A woman in New York has been in remission from HIV for more than four years after being treated with stem cells carrying a gene that confers resistance to the virus. Originally the third person to be potentially cured of HIV (there has subsequently been a fourth and fifth), the so-called “New York patient” is the first individual identifying as mixed race to be successfully treated, indicating that this approach may work for people of all racial backgrounds.
Four white men – including the Berlin patient, the London patient and the Düsseldorf patient – have been rid of the virus after receiving stem cell transplants from genetically compatible adult donors carrying two copies of the CCR5-delta32 mutation, which prevents HIV from entering cells. However, finding suitable donors is extremely challenging as less than one percent of white people possess two copies of this gene, while the rate is even lower in other populations.
To overcome this obstacle, doctors infused the New York patient with stem cells from the umbilical cord blood of an unrelated newborn. Stem cells from one of the patient’s relatives were also added to the mix in order to reduce the chances of the transplant being rejected.
Initially announcing the success of the procedure in February 2022, the researchers have now published a study documenting the patient’s recovery. In their write-up, they explain that the patient was able to stop taking antiviral medication for HIV 37 months after receiving the transplant, and had remained free of the disease for a further 18 months at the time of publication. She has now been off all medications for 30 months with no sign of the illness returning.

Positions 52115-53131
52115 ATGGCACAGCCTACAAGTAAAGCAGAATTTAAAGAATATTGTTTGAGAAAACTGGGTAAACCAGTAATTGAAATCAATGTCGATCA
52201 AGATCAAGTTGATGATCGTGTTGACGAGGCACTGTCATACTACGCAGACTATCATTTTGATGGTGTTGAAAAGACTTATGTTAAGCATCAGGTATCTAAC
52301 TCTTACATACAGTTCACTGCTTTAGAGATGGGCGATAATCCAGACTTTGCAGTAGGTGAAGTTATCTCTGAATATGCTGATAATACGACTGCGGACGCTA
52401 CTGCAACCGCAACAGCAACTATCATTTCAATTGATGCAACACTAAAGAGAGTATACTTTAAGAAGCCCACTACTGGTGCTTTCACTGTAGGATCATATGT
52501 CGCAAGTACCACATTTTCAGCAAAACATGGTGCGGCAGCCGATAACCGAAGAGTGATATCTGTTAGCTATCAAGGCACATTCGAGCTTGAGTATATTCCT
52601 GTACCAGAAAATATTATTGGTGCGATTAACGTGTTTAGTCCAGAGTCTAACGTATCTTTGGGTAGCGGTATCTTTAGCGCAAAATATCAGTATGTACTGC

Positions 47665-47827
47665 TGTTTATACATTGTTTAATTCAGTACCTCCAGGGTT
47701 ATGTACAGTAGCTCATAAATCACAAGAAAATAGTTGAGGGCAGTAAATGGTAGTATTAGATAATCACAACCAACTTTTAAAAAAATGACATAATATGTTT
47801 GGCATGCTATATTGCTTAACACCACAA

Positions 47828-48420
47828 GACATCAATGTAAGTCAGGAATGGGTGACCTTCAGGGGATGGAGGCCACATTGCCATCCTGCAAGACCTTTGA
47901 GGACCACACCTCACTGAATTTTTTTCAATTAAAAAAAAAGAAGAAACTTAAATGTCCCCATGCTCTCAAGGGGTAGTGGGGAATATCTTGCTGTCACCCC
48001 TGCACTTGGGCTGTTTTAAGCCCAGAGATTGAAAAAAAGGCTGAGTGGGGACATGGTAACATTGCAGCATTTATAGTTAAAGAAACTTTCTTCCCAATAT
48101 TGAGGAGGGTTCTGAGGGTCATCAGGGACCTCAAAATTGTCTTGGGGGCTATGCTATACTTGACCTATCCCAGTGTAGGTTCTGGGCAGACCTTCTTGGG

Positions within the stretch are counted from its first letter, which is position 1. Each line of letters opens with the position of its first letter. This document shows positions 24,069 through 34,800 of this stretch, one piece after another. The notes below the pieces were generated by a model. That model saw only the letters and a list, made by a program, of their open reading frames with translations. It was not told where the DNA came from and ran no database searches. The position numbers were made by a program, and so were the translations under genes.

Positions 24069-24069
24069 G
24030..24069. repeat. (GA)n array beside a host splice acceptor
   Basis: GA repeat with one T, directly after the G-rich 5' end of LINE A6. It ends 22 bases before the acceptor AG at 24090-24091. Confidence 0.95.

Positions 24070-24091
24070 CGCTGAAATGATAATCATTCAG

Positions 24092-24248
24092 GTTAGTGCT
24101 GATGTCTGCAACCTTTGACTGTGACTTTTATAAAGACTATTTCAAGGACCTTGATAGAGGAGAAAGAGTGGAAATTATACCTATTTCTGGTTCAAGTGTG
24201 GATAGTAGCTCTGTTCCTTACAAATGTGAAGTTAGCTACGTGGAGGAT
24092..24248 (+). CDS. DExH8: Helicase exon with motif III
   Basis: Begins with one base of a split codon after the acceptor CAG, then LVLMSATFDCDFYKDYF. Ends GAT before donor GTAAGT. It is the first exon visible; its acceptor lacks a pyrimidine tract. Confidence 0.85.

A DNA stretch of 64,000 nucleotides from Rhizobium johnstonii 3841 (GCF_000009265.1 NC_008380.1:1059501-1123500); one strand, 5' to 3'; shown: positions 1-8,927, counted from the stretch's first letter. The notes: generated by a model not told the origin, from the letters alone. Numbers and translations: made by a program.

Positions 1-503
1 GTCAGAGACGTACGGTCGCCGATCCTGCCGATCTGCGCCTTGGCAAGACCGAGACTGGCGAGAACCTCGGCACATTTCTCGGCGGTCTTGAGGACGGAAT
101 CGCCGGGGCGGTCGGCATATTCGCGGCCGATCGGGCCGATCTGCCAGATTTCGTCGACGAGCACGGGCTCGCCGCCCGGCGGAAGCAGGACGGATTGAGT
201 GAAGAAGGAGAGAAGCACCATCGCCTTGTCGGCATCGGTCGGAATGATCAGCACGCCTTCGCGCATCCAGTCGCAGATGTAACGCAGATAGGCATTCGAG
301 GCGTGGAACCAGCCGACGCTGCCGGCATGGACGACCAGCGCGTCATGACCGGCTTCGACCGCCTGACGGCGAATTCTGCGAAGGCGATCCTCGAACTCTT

“The HIV epidemic is racially diverse, and it’s exceedingly rare for persons of color or diverse race to find a sufficiently matched, unrelated adult donor,” said study author Yvonne Bryson in a statement. “Using cord blood cells broadens the opportunities for people of diverse ancestry who are living with HIV.”
Despite the success of this approach, the researchers note that it is highly invasive as it requires the use of chemotherapy or radiotherapy to destroy patients’ immune systems prior to receiving the transplant. They also reveal that numerous patients have died after developing graft-versus-host disease, which occurs when the transplanted white blood cells attack the recipient’s bone marrow.
For this reason, they insist that the procedure “should be considered at this time only in PLWH [people living with HIV] who have another potential life-threatening disease that requires a transplant.” All of the patients treated to date were suffering from both HIV and cancer, and required stem cell transplants to help them overcome the latter condition.
“Stem cell transplants with CCR5-delta32/32 cells offer a two-for-one cure for people living with HIV and blood cancers,” says study author Deborah Persaud. “This study is pointing to the really important role of having CCR5-delta32/32 cells as part of stem cell transplants for HIV patients, because all of the successful cures so far have been with this mutated cell population, and studies that transplanted new stem cells without this mutation have failed to cure HIV.”
The study is published in the journal Cell.